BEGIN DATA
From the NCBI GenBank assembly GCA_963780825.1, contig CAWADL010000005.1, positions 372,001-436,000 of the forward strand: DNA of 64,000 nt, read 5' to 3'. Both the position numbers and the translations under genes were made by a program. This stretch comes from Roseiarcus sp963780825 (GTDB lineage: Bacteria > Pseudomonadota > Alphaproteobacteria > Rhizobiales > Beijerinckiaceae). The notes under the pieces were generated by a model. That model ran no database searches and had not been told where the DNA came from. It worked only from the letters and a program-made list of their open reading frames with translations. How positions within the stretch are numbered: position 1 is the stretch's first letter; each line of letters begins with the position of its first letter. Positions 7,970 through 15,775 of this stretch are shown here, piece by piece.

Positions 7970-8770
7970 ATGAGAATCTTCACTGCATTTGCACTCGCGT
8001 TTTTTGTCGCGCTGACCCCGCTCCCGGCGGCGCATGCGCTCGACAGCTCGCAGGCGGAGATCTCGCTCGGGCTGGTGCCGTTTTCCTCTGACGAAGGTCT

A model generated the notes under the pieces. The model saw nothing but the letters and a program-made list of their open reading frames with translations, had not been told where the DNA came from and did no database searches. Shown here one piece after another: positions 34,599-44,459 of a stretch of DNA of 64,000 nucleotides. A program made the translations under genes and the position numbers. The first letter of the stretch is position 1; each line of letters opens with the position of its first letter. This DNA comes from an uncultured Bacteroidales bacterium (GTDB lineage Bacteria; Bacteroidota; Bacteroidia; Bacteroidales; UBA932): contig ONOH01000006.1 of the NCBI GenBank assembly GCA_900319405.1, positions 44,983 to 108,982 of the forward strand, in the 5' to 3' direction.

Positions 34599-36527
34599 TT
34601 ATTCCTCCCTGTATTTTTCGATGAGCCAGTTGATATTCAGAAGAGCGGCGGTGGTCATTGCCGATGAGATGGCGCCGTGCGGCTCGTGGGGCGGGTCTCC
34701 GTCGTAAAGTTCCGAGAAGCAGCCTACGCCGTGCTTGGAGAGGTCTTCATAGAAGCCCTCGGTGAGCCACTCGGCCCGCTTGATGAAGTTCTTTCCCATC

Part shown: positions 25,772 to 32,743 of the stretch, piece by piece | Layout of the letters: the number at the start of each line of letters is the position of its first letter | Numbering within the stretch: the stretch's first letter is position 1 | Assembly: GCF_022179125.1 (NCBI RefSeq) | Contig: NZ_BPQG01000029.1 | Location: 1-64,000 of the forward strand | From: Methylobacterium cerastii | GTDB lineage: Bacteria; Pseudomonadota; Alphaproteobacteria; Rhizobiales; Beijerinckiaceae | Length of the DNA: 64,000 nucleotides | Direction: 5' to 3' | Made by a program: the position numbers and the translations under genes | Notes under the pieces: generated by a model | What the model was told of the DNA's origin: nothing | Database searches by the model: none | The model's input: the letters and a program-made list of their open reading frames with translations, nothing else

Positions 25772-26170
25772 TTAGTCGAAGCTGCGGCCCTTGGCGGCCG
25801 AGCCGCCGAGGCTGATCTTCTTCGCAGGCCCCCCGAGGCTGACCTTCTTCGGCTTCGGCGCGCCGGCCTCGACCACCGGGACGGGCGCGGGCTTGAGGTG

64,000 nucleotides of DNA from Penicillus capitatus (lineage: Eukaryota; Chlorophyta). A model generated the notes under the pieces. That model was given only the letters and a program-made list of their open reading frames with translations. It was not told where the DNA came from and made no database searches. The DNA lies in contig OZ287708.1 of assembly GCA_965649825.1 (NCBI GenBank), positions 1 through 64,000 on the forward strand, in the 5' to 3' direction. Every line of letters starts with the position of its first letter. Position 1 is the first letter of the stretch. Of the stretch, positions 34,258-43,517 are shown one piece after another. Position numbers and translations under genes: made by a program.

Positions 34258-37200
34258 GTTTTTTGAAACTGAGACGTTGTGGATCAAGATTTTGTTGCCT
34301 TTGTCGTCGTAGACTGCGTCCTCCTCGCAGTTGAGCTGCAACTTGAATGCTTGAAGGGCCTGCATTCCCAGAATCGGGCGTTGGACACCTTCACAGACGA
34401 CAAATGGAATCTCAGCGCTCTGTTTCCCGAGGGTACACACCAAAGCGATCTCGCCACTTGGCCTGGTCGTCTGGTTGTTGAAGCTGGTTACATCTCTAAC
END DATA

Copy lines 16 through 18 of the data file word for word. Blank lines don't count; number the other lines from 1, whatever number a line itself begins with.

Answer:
34258 GTTTTTTGAAACTGAGACGTTGTGGATCAAGATTTTGTTGCCT
34301 TTGTCGTCGTAGACTGCGTCCTCCTCGCAGTTGAGCTGCAACTTGAATGCTTGAAGGGCCTGCATTCCCAGAATCGGGCGTTGGACACCTTCACAGACGA
34401 CAAATGGAATCTCAGCGCTCTGTTTCCCGAGGGTACACACCAAAGCGATCTCGCCACTTGGCCTGGTCGTCTGGTTGTTGAAGCTGGTTACATCTCTAAC